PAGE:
Despite its compact size, the Flatiron District lays claim to two of New York’s liveliest and loveliest parks, Madison Square and Union Square. Roughly equal in size—about 6.5 acres each—they are popular meeting spaces and home to leafy trees, stately statues, playgrounds, and dog-friendly areas. What’s more, each is perhaps best known for its culinary contributions: Madison Square Park is home to the original Shake Shack, while Union Square Park is the site of the city’s largest farmers’ market.
Union Square Park is bordered by 14th Street to the south and 17th Street to the north. Its eastern border, Union Square East, is an extension of Park Avenue South, while its western border, Union Square West, links Broadway and University Place. Now a National Historic Landmark, it opened to the public in 1839, with a somewhat off-putting hedge and iron picket fence surrounding the central promenade. In 1872 Calvert Vaux and Frederick Law Olmsted, already acclaimed for their design of Central Park, removed the fence, planted more trees, widened the walkways, and added a reviewing stand, making the park more suitable for large public events. One such event, on September 5, 1882, was the country’s first Labor Day celebration; the parade of at least 10,000 workers occurred two years before Labor Day was officially made a national holiday. Another notable gathering took place during the economic crisis known as the Panic of 1893: Activist Emma Goldman was accused of “inciting to riot” a crowd of nearly 3,000 people and was sentenced to a year in prison.
While the park continues to be the site of periodic rallies, crowds are more likely to consist of shoppers at the Greenmarket, which debuted in 1976 with stands from seven regional farmers. Now upward of 100 farmers, cheesemakers, bakers, wineries, distilleries, and other producers sell their wares on Mondays, Wednesday, Fridays, and Saturdays year-round. The park also hosts the annual Union Square Holiday Market, a New York version of the Christmas markets held throughout Europe; the 2018 market opens on November 15 and runs through Christmas Eve.
If you are coming to Union Square to shop, be sure to take a few minutes to also admire its works of art. The bronze statue of George Washington on horseback by Henry Kirke Brown, installed in 1856 as thousands watched, is the oldest of the New York City Parks’ sculptures. Brown also created the model of the park’s larger-than-life bronze sculpture of Abraham Lincoln. The park’s bronze statue of Marquis de Lafayette, who fought with the colonists during the Revolutionary War, was designed by Frédéric Auguste Bartholdi, better known for creating the Statue of Liberty. And the ornate Union Square drinking fountain, topped with a bronze depiction of a mother with two children, is one of the city parks’ oldest, though the metal cups that once were chained to the fountain, to better enable passersby to drink the water that flowed from the four bronze lion heads, have long been removed.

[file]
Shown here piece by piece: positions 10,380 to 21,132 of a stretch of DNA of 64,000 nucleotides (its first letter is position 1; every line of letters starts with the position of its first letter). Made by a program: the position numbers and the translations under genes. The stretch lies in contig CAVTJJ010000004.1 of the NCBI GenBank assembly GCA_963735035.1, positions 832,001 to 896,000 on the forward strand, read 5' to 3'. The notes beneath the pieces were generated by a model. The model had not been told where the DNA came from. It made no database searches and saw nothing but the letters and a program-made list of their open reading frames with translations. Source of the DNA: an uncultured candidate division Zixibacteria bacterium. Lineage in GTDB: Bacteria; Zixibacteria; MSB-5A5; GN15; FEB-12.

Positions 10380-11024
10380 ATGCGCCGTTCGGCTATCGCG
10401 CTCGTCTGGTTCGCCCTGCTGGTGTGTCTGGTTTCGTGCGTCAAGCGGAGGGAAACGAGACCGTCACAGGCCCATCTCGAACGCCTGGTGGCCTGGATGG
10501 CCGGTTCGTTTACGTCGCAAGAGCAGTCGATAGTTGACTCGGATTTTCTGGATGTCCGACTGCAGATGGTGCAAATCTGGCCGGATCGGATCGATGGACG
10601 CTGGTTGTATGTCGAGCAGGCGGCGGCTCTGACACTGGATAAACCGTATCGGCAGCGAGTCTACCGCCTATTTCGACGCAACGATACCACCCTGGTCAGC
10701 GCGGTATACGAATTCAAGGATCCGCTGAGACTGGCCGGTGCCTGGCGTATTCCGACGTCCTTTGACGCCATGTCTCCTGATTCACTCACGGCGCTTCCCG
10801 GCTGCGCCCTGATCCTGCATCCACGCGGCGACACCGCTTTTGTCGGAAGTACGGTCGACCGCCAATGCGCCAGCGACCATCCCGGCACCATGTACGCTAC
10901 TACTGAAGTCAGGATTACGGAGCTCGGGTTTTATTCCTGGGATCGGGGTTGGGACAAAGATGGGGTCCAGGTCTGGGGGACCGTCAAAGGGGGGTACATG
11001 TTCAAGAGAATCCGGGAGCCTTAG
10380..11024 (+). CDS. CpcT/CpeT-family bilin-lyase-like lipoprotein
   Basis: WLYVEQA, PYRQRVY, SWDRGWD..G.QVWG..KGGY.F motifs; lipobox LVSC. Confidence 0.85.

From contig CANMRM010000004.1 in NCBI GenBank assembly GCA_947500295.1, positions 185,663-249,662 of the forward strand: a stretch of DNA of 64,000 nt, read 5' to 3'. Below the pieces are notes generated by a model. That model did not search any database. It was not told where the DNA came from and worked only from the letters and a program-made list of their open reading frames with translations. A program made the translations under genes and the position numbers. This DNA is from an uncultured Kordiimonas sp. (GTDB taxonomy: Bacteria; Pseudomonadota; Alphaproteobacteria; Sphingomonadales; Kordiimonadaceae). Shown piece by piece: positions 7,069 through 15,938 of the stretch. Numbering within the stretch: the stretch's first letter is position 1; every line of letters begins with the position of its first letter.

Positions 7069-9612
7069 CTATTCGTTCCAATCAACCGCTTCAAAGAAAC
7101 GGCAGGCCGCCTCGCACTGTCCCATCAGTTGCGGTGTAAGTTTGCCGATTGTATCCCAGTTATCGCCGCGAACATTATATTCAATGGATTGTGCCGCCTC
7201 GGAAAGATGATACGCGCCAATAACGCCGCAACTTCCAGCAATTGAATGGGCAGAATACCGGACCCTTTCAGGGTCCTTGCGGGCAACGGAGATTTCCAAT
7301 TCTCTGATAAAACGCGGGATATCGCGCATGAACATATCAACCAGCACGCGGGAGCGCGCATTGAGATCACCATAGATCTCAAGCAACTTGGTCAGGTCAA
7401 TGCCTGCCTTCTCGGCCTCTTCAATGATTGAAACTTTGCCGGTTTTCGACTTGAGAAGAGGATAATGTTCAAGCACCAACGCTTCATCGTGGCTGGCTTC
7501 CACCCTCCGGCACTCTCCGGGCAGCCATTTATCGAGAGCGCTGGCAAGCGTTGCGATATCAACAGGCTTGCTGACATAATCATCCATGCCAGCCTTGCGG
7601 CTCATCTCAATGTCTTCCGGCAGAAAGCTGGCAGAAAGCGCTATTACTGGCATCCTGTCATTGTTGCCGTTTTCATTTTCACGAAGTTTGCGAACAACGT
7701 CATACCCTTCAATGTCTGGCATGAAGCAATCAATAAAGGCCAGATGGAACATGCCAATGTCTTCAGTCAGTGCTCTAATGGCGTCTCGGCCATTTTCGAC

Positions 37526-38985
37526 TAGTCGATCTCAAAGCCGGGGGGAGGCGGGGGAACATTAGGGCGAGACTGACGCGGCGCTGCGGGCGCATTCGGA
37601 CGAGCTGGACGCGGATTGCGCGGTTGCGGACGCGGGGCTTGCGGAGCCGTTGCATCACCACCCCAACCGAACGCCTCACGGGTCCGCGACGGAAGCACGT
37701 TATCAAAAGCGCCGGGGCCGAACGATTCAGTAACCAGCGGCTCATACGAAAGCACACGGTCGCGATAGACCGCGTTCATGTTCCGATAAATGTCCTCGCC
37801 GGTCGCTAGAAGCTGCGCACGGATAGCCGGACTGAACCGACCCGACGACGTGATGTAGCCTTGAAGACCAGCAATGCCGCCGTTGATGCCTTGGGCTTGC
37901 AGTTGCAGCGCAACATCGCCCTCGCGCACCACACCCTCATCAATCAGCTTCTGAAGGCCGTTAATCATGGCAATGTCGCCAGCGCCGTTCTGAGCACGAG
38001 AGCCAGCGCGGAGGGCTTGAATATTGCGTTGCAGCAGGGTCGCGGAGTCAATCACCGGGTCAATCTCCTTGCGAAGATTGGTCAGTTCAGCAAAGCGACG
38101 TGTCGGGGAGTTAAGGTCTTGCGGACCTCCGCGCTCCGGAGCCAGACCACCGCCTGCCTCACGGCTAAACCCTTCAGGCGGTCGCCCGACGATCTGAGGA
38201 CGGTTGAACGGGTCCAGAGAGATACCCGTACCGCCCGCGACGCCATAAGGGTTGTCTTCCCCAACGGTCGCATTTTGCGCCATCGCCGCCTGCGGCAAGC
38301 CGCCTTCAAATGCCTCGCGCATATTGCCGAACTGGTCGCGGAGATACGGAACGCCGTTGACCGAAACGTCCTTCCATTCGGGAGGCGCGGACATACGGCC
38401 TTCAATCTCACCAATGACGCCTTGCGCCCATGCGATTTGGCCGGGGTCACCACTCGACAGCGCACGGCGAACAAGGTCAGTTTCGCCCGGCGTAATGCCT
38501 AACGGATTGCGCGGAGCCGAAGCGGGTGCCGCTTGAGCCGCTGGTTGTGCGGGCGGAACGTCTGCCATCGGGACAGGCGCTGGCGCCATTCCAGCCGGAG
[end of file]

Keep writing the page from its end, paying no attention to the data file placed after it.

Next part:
Madison Square Park sits between 23rd and 26th Street, with Madison Avenue to its east and Fifth Avenue and Broadway to its west. Although it did not officially open as a public park until 1847, amateur teams had for several years used the lot to play a game similar to the centuries-old British game of rounders, with a ball, a bat, and bases on a field. Once the park was developed, with its paved walkways cutting through the lawns, the local players who called themselves the New York Knickerbocker Base Ball Club relocated to a sandlot in New Jersey. Soon after, the Knickerbockers became one of the first professional baseball teams.
In addition to English elms, London planes, ginkgo trees, and five collections of perennials—camellias, daffodils, hydrangeas, redbuds, and witch-hazels—Madison Square Park is popular for the thousands of tulips that burst into color every spring. Among all the flora are a number of public artworks. Sculptor Augustus Saint-Gaudens and architect Stanford White collaborated on the eight-foot-tall bronze statue of Civil War admiral David Glasgow Farragut, which stands atop a nine-foot pedestal with bas-relief carvings. Other bronze monuments depict President Chester A. Arthur, Senator Roscoe Conkling, and Secretary of State William Henry Seward, perhaps best remembered for “Seward’s Folly,” the purchase of Alaska from Russia. The depiction of Seward, dedicated in 1876, is believed to be the city’s first public monument honoring a New Yorker.
The Madison Square Park Conservancy also commissions temporary installations. On display through April 28, 2019, is “Full Steam Ahead” by Arlene Shechet, a series of site-specific sculptures made of porcelain, wood, steel, and cast iron in and around the reflecting pool, which has been drained for the exhibit. William Wegman, Sol LeWitt, and Rachel Feinstein are just a few of the other artists previously featured. Arguably the first of the park’s temporary art installations dates back to 1876, when the arm and torch of the Statue of Liberty was put on display as part of an effort to raise the funds to complete the monument. Visitors could pay 50 cents to climb to the balcony surrounding the torch. The segment of the statue stayed there till 1882.
No discussion of Madison Square Park would be complete without mentioning Shake Shack. Originally a hot dog cart, Shake Shack was given a permanent kiosk in 2004 to sell its all-natural Angus beef burgers, shakes, frozen custard, and hot dogs. Although Shake Shack outposts are now in 13 countries, you should not miss out a chance to grab a bite from the original, sit down on one of the myriad park benches or chairs, and dine alfresco on a sunny day. If you need an excuse, bear in mind that a portion of the proceeds benefits the park itself.